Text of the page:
Lemuel Dole Nelme

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Lemuel Dole Nelme (born c1718 died 1786[1]) was an English craftsman, now remembered for wide-reaching theories on language.


The son of a Leominster clothworker, he was apprenticed to Thomas Clarke, citizen and fishmonger 6 April 1732 and made free of the City of London in 1743.[2] He was a maker of instruments and dealer in ships' merchandise[3] of the eighteenth century. His son Lemuel Jones Nelme was baptized at King's Weighouse Chapel 19 August 1749.[4] Nelme was in business in Exchange Alley in London around 1750. He held a Government post as Clerk in 1764, and participated in the Royal Society of Arts at the end of the 1760s. He was buried at Stepney 19 March 1786.[5] His wife Sarah survived him. His will was proved in the Prerogative court of Canterbury on 19 Mar 1786.[6] He mentions his grandfather John Dole of Rangeworthy, Gloucestershire. The lord of the Rangeworthy and Alderley manors was Matthew Hale, Chief Justice of King's Bench. Matthew Hale was an only child.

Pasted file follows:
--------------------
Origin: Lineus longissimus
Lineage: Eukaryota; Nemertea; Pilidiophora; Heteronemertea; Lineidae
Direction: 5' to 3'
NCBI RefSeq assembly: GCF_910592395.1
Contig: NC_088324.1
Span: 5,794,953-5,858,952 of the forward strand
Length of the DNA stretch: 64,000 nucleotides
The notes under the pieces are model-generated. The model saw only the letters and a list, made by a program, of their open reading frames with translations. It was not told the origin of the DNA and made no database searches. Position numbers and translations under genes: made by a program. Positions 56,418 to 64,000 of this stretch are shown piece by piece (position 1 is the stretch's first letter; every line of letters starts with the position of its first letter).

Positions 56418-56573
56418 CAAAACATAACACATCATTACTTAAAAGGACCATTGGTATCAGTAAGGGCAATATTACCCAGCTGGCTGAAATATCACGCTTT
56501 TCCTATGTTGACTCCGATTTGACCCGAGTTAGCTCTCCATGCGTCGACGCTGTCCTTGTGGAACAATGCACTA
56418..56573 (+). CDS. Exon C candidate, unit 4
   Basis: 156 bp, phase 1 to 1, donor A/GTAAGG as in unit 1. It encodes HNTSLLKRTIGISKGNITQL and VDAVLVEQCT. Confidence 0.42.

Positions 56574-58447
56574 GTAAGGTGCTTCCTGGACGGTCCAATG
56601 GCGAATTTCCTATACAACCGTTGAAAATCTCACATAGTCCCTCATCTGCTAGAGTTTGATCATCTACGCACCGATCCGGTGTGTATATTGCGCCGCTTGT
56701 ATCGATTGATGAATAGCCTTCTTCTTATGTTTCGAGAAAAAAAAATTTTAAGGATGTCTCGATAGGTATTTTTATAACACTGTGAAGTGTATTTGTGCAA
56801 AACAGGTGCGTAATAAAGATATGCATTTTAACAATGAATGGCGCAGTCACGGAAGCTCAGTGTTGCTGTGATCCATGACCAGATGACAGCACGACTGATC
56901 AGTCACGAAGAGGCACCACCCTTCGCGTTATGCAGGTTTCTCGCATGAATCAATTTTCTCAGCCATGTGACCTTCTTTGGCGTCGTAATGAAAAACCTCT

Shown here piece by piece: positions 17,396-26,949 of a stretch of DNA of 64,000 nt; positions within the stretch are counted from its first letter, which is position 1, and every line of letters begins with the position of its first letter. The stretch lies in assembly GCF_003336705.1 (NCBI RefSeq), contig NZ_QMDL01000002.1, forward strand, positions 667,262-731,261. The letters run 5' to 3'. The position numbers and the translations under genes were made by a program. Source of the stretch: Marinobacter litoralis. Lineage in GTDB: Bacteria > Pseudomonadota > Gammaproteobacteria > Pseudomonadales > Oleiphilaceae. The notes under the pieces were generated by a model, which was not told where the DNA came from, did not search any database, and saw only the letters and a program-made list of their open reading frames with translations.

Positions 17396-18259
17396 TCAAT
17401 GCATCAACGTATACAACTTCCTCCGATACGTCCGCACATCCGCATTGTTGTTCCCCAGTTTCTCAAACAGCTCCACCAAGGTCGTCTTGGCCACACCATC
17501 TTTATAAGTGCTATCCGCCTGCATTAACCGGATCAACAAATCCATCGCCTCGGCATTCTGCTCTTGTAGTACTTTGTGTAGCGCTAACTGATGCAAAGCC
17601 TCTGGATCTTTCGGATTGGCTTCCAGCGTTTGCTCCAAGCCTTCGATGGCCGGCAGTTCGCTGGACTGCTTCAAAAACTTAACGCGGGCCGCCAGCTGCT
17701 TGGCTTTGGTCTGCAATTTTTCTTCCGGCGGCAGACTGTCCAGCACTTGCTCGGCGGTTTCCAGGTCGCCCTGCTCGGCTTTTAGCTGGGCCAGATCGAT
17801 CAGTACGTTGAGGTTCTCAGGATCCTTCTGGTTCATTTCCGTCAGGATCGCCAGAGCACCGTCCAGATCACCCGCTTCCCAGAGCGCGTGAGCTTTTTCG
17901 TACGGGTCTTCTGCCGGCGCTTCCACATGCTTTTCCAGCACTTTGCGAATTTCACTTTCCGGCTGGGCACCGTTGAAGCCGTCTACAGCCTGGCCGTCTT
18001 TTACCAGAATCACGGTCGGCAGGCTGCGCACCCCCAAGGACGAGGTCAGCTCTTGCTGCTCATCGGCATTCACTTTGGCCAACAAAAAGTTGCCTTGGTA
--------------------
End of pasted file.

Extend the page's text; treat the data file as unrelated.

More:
Language and symbols[edit]

Nelme was the author of An essay towards an investigation of the origin and elements of language (1772), a speculative book on the origin of languages, and alphabet symbolism. Nelme was interested in Anglo-Saxon as proto-language, and compiled (or suggested the compilation of) an Anglo-Saxon dictionary. He is said to have deferred later to the theory of Rowland Jones on Celtic as proto-language. Johanna Drucker[7] attributes to Clement of Alexandria's Stromateis some of his symbolic theory, outlines his version of Biblical history and the 'ol' ("all") key to symbols, and reproduces some of his illustrations.


  • An Essay towards an Investigation of the Origin and Elements of Language and Letters, London, Printed by T. Spilsbury for S. Leacroft (1772); reprinted: R. C. Alston, ed., English Linguistics, 1500-1800: a Collection of Facsimile Reprints, No. 354. Menston, Scolar Press, (1972). ISBN 0-85417-869-4. Google Books.

See also[edit]


  1. ^ Cordell Pre-1901 Dictionaries Etc. Searchable database
  2. ^ [1]
  3. ^ Websters Instrument Makers Database - Letter N: listed.
  4. ^ [National Archives: RG4/4237 f.30]
  5. ^ [2]
  6. ^ National Archives: PROB11/1140
  7. ^ The Alphabetic Labyrinth (1995), p.24, pp. 228-231.